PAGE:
The Discobolus of
Myron (discus thrower) is a Greek sculpture completed at the start of the Classical period at around 460–450 BC. The sculpture depicts a youthful male athlete throwing a discus. The original Greek bronze is lost but the work is known through numerous Roman copies, both full-scale ones in marble, which was cheaper than bronze, such as the first to be recovered, the Palombara Discobolus, and smaller scaled versions in bronze. The moment thus captured in the statue is an example of rhythmos, harmony and balance. Myron is often credited with being the first sculptor to master this style. Naturally, as always in Greek athletics, the Discobolus is completely nude. His pose is said to be unnatural to a human, and today considered a rather inefficient way to throw the discus. There is very little emotion shown in the discus throwers face. The other trademark of Myron embodied in this sculpture is how well the body is proportioned, the symmetria. The potential energy expressed in this sculptures tightly wound pose, expressing the moment of stasis just before the release, is an example of the advancement of Classical sculpture from Archaic. The torso shows no muscular strain, however, even though the limbs are outflung.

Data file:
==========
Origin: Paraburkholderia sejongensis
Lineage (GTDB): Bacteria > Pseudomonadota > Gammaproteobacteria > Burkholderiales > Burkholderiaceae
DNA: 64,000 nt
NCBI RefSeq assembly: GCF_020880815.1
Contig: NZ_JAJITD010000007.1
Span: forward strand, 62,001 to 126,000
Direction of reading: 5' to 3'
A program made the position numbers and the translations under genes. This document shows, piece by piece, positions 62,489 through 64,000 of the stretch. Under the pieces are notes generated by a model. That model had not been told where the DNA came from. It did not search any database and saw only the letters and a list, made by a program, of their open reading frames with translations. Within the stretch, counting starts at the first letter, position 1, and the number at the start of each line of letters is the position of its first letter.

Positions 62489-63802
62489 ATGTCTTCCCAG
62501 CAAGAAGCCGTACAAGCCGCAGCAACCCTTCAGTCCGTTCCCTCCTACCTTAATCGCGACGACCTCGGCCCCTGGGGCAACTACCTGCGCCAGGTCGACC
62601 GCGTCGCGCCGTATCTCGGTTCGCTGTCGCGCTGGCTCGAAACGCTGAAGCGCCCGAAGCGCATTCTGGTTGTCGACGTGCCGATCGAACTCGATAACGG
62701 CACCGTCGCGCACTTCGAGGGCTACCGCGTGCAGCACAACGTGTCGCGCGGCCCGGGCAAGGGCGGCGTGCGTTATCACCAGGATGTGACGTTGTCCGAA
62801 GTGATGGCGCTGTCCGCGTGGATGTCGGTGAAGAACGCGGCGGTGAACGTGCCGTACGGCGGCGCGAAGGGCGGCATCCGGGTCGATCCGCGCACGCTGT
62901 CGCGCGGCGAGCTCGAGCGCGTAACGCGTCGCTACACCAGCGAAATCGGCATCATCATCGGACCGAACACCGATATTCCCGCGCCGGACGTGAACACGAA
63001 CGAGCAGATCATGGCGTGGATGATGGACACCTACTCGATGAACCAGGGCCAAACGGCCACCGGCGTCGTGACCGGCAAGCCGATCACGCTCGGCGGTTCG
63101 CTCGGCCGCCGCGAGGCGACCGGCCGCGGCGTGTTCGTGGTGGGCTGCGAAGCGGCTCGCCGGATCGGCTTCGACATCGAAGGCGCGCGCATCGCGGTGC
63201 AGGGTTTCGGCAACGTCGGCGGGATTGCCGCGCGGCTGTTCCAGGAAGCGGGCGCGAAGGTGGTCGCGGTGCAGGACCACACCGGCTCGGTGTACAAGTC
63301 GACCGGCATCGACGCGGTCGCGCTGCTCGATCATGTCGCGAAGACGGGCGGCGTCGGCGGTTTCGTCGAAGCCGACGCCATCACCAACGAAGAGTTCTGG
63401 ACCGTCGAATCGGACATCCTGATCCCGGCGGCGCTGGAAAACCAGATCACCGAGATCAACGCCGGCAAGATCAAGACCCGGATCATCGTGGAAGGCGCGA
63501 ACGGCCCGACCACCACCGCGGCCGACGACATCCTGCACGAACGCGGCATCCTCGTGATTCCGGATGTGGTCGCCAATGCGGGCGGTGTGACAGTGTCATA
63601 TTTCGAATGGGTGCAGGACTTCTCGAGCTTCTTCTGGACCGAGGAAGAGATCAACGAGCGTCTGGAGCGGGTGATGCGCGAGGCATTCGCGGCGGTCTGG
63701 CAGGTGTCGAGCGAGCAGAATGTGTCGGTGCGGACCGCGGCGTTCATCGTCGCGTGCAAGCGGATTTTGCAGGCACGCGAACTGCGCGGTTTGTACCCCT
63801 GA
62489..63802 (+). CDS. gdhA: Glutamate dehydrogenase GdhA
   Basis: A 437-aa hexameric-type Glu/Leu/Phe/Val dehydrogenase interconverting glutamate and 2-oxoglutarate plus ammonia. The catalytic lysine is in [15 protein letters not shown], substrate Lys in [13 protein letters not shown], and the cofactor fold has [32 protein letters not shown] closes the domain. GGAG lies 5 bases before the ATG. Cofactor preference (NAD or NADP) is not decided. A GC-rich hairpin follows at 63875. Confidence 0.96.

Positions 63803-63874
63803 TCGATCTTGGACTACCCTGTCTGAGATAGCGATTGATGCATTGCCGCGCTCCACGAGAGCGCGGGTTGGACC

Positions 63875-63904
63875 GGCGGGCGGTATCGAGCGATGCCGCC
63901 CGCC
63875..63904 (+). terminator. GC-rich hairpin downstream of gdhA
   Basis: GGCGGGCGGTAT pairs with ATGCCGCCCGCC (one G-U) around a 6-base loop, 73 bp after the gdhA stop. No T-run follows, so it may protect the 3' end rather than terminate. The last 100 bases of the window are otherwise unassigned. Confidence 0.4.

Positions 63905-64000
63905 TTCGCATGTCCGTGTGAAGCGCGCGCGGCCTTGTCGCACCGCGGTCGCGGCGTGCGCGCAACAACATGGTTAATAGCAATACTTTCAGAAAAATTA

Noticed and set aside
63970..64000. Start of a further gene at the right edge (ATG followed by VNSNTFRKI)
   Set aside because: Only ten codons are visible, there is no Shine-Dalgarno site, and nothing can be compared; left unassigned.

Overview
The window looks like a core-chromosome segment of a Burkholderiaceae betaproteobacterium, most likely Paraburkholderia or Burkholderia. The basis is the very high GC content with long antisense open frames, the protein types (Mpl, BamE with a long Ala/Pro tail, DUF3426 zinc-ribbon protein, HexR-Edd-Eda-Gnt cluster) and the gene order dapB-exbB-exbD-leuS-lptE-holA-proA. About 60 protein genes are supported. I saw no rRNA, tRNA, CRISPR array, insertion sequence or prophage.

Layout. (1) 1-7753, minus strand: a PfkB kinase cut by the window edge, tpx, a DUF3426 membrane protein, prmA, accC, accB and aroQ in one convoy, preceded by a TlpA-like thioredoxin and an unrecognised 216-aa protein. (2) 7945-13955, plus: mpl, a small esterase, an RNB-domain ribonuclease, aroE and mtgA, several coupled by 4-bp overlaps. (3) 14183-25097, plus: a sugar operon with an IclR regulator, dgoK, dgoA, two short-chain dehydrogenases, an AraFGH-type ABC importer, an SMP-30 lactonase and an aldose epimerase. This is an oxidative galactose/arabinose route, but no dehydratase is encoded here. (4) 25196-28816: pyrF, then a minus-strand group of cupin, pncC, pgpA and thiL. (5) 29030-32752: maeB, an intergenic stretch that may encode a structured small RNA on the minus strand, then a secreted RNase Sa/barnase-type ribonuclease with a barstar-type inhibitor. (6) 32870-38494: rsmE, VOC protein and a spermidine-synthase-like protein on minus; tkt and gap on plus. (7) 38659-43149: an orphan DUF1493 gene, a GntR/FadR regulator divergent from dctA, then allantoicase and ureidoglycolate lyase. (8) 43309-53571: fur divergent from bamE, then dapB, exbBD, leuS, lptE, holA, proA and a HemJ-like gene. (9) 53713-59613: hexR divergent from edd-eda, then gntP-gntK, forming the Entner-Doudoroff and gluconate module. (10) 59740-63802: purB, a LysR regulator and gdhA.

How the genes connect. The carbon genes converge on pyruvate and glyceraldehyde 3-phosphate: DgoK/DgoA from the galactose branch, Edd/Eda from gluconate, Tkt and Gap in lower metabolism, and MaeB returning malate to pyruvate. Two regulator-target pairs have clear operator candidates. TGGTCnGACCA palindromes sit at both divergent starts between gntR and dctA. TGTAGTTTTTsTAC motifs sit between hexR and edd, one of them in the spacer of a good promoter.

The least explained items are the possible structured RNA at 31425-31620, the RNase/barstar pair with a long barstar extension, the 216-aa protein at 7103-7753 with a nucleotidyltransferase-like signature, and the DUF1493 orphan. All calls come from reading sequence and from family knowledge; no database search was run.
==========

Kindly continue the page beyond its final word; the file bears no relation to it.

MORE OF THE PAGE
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Discus Thrower of Myron: Young Athlete, Symbol of the Olympic Games, Full Length Plaster Statue, Ancient Greece
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